Progesterone was loaded into the HTIPN of Example 1(a) as follows. Five disk-shaped devices of the HTIPN of Example 1(a), 8.7±0.1 mm in diameter and 1.5±0.1 mm in thickness, were allowed to absorb progesterone solutions in chloroform, the drug concentration of which varied from 15 mg/ml to 60 mg/ml (see Table 1). Chloroform was selected as a good solvent for both the hydrophilic and the hydrophobic phases.
The drug loading content was controlled as follows. All the drug solution was absorbed into the polymer matrix because the quantity of solution was less than the maximum which could be absorbed at equilibrium. As a result, all the drug in solution was also incorporated into the device and a partitioning effect in the complete equilibrium state, during drug loading, was thus avoided.
All of the drug dissolved in a solvent can, by the foregoing method, be absorbed into both phases and equilibrated throughout the polmer matrix until there is no concentration gradient within the device. After absorption of solution for 1 week, the highly swollen devices were cooled between two pieces of dry ice followed by evaporation of the solvent, on the dry ice, for 18 hours. The rapid evaportation rate of chloroform at room temperature easily induces the disintegration of devices due to the build up of stress between dried surface and swollen bulk phase. Thus, the above cooling step was effective to prevent drug migration and cracking of devices. After evaporation of solvent, the devcies were dried at room temperature for 2 days. Drug loading was evaluated by measuring weight after drying and is summarized in Table 1.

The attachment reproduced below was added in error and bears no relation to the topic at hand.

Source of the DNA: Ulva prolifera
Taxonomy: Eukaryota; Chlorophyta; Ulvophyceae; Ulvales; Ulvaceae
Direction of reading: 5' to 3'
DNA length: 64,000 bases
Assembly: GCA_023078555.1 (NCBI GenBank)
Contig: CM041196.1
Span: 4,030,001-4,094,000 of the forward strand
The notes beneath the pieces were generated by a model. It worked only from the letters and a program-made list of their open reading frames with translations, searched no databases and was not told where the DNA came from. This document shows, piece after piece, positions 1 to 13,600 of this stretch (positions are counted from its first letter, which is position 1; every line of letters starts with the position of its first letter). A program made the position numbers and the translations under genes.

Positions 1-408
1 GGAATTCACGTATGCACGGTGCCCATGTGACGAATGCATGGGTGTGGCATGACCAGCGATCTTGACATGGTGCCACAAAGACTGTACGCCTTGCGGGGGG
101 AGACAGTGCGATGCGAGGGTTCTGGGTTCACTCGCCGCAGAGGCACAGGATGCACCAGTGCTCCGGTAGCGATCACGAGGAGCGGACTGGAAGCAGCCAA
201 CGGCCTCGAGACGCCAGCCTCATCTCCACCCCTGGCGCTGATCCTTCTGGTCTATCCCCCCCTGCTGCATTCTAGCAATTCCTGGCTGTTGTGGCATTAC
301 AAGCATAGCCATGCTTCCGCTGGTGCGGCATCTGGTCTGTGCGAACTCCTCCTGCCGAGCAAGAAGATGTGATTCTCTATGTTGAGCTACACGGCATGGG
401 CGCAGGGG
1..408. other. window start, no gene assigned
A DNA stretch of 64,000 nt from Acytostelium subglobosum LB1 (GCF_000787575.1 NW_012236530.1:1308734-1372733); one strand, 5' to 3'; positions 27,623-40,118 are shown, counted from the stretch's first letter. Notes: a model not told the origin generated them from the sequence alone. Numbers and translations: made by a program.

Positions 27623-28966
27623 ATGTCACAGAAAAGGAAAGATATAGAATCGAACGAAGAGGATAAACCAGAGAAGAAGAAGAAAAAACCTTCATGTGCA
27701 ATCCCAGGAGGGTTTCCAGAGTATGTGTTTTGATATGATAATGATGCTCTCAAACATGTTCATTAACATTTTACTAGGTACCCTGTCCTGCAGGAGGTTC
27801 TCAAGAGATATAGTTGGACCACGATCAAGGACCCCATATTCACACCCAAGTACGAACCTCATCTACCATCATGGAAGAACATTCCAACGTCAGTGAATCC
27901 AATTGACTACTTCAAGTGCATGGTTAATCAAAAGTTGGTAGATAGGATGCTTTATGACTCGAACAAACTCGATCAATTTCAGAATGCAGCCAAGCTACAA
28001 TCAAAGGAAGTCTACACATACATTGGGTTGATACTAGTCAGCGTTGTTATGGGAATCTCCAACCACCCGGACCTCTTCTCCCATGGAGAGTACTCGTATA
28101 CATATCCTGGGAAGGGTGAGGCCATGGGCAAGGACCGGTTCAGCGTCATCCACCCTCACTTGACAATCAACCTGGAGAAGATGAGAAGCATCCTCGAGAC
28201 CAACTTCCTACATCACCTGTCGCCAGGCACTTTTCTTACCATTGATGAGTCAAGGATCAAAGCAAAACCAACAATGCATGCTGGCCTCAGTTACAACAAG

TABLE 1______________________________________ Concentration Drug ContentSample Wp* of solution after loading______________________________________#1 0.1087 g 15 mg/0.9 ml 10.6 wt. %#2 0.1114 g 20 mg/0.9 ml 14.5 wt. %#3 0.1114 g 30 mg/0.9 ml 18.6 wt. %#4 0.1217 g 40 mg/0.9 ml 24.5 wt. %#5 0.1163 g 50 mg/0.9 ml 35.1 wt. %______________________________________ *The weight of sample in the dried state before absorption of solution.
Sodium salicylate was loaded into the four HTIPNs of Example 3, as follows: Four disk-shaped devices formed from the HTIPNs of Example 3, 11.3 to 12.8 mm in diameter and 1.4±0.1 mm in thickness, in the dried state, were equilibrated with an excess amount of sodium salicylate solution for 4 days. The drug solution was 20 wt./vol. % sodium salicylate in a water-ethanol mixture (20 vol./vol. % water). The drug-loaded gels were dried at room temperature under vacuum for 5 days.
Drug loading in the devices was evaluated by measuring weight after drying and may be summarized as follows: (1) HTIPNs of Example 3(a), 39%; (2) HTIPN of Example 3(b), 35% (3) HTIPN of Example 3(c), 29%; and (4) HTIPNs of Example 3(d), 20%.